• POC devices or applications that can monitor the dose, intensity, duration and/or frequency of complementary and integrative health approaches employed by the patients at POC.
  • POC technologies that can objectively measure pain or functional limitations due to pain, which would be treated by complementary and integrative health approaches, at home or in primary care facilities.
  • POC technologies that can monitor or enhance physiological responses to complementary and integrative health approaches at POC for the treatment of pain, mild to moderate depression, anxiety, or other symptomatic conditions, especially if they are applied across the heart, lung, blood, sleep disease spectrum.
  • POC technologies that can objectively assess or monitor stress, pain, sleep dysfunction, depression, or anxiety, which would be treated or managed by complementary and integrative health approaches, at home or in clinical environments.

Point of Care Technologies Performance Criteria

We advise applicants to consider the following performance criteria for their POC technologies:

  • Voice of the healthcare provider: Accuracy, usability, and ease with which the technology could be incorporated into existing clinical workflows were identified as important POC characteristics by surveyed healthcare providers.
  • Analytic Performance: As a rule, the performance of POC devices should be equivalent to central laboratory instruments regarding analytical accuracy, reportable range and precision. Analytical time should be kept to a minimum (less than 5 minutes for common chemistry analytes and less than 15 minutes for immunoassays). Should a predicate device not exist, published preliminary data can be used to evaluate performance.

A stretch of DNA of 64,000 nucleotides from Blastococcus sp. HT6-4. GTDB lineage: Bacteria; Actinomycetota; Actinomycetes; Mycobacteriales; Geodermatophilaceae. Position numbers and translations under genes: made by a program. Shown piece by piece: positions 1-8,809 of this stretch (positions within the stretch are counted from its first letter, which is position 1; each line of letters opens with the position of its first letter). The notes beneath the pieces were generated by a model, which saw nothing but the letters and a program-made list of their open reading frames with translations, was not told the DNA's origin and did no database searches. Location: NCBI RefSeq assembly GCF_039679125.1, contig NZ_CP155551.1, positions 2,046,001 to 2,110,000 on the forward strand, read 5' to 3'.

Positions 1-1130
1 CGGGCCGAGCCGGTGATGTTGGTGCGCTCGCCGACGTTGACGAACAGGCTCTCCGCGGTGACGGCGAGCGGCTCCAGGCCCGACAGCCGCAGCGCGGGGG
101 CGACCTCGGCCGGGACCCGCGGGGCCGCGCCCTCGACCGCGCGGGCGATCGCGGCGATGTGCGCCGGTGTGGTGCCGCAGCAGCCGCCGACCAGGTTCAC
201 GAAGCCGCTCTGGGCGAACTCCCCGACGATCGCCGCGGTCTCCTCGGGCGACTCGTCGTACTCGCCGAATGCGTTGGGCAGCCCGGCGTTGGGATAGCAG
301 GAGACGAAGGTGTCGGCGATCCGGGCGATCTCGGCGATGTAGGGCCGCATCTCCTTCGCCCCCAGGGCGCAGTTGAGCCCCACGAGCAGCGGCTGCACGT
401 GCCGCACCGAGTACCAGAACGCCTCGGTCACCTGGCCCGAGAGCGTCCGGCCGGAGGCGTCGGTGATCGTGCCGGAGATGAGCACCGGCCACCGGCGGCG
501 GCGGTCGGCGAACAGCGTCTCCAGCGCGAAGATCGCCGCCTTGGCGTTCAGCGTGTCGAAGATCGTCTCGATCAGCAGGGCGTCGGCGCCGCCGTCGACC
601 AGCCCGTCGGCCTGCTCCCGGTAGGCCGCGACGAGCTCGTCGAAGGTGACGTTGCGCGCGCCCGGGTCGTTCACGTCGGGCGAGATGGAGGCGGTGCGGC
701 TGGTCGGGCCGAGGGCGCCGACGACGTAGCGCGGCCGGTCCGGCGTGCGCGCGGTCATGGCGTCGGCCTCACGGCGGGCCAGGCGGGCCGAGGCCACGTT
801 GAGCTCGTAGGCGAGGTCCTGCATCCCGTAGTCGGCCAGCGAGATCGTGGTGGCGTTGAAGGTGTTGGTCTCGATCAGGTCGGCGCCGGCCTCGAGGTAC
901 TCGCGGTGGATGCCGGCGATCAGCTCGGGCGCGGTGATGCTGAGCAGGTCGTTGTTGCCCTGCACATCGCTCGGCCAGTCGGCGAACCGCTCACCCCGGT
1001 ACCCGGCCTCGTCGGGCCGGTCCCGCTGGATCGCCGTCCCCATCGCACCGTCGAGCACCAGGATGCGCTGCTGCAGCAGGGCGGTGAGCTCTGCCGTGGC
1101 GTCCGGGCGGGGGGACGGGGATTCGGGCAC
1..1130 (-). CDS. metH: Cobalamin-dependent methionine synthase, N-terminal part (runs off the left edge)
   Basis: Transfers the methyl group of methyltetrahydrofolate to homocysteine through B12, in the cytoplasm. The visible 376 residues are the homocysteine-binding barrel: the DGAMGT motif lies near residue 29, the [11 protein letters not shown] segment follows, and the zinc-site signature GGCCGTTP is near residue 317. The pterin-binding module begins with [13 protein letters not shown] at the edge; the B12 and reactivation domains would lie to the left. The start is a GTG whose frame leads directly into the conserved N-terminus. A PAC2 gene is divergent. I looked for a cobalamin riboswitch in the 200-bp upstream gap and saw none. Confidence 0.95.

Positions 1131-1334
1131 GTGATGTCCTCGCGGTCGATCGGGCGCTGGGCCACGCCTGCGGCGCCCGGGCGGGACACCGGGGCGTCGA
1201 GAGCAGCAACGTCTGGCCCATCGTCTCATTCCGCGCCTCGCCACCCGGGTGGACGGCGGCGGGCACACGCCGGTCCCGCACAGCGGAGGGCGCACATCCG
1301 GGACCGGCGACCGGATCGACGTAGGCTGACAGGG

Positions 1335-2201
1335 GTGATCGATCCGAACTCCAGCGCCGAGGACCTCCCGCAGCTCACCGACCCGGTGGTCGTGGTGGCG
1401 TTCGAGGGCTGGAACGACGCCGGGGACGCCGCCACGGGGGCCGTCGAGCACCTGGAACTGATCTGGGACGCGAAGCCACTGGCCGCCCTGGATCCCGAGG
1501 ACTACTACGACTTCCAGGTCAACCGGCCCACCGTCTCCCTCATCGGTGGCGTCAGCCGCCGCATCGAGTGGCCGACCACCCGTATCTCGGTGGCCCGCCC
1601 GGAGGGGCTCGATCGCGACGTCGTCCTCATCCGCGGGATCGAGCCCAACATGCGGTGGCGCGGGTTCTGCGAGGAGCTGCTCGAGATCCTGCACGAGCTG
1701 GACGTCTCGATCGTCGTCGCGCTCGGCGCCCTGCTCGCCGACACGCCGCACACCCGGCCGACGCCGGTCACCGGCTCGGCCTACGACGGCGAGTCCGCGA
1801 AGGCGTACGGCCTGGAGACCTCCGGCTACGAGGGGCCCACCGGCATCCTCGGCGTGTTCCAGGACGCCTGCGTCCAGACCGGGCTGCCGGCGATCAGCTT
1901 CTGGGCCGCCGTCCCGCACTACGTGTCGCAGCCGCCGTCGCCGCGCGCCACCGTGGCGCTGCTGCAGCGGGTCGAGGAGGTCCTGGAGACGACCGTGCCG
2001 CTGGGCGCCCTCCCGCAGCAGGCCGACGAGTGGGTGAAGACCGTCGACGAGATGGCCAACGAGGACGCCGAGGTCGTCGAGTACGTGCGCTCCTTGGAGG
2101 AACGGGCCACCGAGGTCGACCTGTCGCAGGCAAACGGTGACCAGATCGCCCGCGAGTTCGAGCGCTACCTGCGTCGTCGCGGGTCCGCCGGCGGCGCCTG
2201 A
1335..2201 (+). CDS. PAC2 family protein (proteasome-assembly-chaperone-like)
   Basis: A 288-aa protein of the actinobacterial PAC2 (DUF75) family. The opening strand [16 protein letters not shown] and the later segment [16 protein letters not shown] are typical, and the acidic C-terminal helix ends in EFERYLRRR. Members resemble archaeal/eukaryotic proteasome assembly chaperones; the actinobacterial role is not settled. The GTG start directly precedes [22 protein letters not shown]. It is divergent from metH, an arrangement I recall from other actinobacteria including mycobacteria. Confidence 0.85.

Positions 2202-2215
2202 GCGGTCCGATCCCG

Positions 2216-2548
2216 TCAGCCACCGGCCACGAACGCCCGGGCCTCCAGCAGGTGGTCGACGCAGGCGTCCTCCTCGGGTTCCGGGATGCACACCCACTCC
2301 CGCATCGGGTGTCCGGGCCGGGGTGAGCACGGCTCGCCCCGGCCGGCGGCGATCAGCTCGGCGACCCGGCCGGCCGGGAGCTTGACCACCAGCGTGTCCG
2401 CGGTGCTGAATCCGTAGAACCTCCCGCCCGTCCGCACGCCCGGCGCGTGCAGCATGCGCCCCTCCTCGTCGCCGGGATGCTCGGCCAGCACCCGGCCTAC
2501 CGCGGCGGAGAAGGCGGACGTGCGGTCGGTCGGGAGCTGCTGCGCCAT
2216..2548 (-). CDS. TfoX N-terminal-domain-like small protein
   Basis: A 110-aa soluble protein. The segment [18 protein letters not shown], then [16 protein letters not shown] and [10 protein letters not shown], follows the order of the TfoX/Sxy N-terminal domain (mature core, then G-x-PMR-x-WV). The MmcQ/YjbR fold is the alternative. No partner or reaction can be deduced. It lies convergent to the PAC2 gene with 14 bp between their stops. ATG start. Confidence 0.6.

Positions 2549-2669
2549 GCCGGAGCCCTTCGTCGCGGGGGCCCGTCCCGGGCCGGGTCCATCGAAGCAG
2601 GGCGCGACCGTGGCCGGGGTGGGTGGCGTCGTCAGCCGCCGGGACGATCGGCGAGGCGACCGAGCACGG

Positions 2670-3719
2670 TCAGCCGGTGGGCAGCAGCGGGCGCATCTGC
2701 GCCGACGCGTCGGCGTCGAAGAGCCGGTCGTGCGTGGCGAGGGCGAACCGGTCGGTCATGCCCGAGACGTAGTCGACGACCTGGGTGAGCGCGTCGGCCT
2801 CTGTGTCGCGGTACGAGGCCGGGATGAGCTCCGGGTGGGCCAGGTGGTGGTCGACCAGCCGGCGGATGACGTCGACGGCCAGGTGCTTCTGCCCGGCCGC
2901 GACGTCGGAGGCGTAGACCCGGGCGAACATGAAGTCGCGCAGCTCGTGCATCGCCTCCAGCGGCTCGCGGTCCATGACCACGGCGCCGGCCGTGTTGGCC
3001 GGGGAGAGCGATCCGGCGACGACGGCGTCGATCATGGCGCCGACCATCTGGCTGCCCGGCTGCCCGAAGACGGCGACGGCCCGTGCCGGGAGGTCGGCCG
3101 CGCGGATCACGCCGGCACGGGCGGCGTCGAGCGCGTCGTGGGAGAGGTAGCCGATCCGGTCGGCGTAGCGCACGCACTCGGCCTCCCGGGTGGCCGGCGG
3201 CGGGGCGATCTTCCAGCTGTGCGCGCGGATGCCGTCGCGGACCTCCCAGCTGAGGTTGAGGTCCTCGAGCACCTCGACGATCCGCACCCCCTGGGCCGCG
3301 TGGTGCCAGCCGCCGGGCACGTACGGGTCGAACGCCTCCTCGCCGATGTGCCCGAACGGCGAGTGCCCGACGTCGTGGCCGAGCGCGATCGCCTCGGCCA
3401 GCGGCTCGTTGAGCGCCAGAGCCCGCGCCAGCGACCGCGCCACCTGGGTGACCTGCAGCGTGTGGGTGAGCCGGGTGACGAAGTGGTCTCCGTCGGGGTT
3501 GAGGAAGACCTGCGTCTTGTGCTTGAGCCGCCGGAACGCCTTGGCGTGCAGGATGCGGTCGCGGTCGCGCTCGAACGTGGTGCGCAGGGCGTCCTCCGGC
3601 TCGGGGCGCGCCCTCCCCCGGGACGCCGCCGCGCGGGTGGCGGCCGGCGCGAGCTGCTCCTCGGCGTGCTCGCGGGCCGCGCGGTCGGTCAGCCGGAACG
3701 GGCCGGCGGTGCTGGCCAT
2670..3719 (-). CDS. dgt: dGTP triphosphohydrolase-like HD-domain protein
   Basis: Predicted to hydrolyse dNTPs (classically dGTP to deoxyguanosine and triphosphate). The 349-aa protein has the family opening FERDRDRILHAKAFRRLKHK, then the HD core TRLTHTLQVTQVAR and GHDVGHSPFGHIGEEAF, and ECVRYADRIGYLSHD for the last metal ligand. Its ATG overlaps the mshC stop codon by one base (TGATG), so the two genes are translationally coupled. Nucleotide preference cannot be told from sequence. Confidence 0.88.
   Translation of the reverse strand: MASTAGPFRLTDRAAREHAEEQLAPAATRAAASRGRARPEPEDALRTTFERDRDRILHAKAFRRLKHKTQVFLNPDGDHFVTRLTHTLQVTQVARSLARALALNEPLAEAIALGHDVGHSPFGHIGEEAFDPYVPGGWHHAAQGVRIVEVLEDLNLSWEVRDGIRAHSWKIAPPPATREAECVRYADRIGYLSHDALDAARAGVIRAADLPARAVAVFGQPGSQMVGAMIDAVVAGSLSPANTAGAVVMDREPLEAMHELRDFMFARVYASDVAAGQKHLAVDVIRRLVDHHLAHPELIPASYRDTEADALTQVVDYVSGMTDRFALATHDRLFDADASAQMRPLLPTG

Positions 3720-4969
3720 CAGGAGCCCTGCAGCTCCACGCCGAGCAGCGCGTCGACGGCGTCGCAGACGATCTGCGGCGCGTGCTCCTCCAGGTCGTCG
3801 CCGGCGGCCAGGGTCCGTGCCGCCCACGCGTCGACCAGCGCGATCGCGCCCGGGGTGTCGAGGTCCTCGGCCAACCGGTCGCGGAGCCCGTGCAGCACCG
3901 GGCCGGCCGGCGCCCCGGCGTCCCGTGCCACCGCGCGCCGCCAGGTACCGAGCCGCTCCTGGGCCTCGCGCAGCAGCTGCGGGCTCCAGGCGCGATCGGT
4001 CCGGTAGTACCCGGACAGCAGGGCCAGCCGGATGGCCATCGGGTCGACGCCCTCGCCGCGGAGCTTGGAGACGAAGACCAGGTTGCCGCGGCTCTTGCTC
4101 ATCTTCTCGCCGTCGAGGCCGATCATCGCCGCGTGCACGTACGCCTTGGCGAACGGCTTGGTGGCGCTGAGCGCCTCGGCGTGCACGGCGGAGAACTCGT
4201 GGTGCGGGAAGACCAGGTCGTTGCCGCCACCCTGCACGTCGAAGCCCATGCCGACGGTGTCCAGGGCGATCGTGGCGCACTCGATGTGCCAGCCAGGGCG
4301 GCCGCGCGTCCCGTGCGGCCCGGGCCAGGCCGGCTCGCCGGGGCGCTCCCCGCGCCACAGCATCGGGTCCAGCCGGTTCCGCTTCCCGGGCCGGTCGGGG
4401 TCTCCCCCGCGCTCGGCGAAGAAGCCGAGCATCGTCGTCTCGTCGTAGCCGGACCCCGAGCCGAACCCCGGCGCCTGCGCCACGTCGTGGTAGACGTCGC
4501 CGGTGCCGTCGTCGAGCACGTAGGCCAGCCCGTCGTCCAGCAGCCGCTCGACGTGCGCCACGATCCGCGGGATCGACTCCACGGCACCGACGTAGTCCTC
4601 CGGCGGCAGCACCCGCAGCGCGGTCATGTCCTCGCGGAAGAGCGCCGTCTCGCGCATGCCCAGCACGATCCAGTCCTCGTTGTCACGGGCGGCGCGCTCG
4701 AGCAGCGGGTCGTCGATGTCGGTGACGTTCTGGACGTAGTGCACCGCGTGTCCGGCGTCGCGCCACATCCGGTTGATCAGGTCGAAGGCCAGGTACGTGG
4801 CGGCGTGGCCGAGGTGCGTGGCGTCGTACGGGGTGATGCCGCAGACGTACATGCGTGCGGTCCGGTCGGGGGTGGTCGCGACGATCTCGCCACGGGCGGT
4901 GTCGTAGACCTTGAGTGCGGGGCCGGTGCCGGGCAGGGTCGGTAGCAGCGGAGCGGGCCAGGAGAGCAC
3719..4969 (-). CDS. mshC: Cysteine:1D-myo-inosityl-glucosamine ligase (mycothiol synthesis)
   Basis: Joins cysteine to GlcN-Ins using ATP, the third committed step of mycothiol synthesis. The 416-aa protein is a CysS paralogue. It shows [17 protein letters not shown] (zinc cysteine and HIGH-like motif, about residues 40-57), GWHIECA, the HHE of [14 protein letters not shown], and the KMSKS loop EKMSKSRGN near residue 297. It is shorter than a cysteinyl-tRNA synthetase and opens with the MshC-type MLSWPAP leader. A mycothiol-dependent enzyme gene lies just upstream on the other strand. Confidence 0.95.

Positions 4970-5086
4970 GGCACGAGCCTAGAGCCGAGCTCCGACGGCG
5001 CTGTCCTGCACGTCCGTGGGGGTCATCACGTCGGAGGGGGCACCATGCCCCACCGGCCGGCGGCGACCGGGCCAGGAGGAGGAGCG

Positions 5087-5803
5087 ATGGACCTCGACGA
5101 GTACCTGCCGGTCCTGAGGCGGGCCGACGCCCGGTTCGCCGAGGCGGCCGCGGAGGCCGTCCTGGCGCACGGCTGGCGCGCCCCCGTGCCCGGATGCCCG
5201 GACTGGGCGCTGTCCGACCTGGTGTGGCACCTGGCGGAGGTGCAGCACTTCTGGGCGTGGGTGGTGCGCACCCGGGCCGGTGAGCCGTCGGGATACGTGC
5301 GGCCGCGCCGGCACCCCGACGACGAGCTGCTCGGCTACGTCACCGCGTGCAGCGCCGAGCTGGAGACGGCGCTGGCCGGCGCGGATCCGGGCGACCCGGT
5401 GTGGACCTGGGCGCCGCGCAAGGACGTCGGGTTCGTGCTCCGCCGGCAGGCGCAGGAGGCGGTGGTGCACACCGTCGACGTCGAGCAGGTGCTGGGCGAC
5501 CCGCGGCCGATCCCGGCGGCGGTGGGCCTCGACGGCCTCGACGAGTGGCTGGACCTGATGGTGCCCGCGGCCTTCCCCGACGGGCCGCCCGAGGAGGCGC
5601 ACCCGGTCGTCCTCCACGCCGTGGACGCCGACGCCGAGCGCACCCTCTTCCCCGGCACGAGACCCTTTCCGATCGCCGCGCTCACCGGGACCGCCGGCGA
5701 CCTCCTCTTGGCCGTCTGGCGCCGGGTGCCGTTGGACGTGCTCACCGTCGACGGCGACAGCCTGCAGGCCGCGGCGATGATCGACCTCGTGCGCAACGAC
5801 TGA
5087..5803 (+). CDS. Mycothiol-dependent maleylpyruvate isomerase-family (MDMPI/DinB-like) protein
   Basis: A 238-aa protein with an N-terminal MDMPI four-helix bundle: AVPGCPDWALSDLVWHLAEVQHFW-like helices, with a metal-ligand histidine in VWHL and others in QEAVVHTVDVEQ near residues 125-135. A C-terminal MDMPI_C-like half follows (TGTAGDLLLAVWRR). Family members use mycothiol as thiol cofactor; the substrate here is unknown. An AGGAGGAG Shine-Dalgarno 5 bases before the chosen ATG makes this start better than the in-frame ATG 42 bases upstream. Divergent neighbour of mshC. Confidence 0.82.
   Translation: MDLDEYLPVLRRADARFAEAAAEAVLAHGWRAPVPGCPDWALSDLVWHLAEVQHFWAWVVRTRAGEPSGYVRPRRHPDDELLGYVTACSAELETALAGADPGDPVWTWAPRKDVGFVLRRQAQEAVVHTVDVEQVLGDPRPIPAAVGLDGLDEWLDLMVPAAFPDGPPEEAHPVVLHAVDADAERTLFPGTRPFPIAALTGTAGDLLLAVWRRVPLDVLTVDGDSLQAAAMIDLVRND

• Ease of Use: Ease of use is essential to successful implementation of POC test devices. In the case of instrumented devices, the user interface with the device should be designed to ensure regulatory compliance under the clinical laboratory improvement amendment (CLIA-88) with minimal requirements for intervention by the operator. Results readout must not be subjective but easy to read using color change readout, digital or graphic formats.
  • Workflow: The POC technology should not require clinicians or staff to significantly alter the way they care for and treat patients in their practice setting and should ideally integrate into existing electronic systems.
  • Result Availability: Results must be available in the home, at the hospital bedside or during an office visit (typically 10- to 20-minute result availability), so that decisions can be made in a timely fashion based on the test results.
  • Reducing Operator Errors: The device should have built-in software safeguards to ensure proper operation and reduce common errors such as lock-out of untrained operators, lock-out for failed quality control (or failure to perform quality control) and lock-out of expired reagents.
  • Sample Types: Samples that do not require a trained phlebotomist should be used, such as capillary finger-stick whole blood or saliva.
  • Storage of Consumables: All consumables, including reagents, calibrators and quality control materials, should be able to be stored at room temperature. The minimal shelf life should be 6 months to 1 year.
  • Device Footprint: POC devices should be designed to have as small a footprint as possible. Small bench top or handheld devices are optimal.
  • Information Connectivity: All instrumented POC devices should be capable of being interfaced to the electronic medical record system. The ability to transmit data using a bidirectional wireless interface is most optimal.
  • Cost: Solutions that significantly reduce the cost of testing relative to the existing standard of care are encouraged.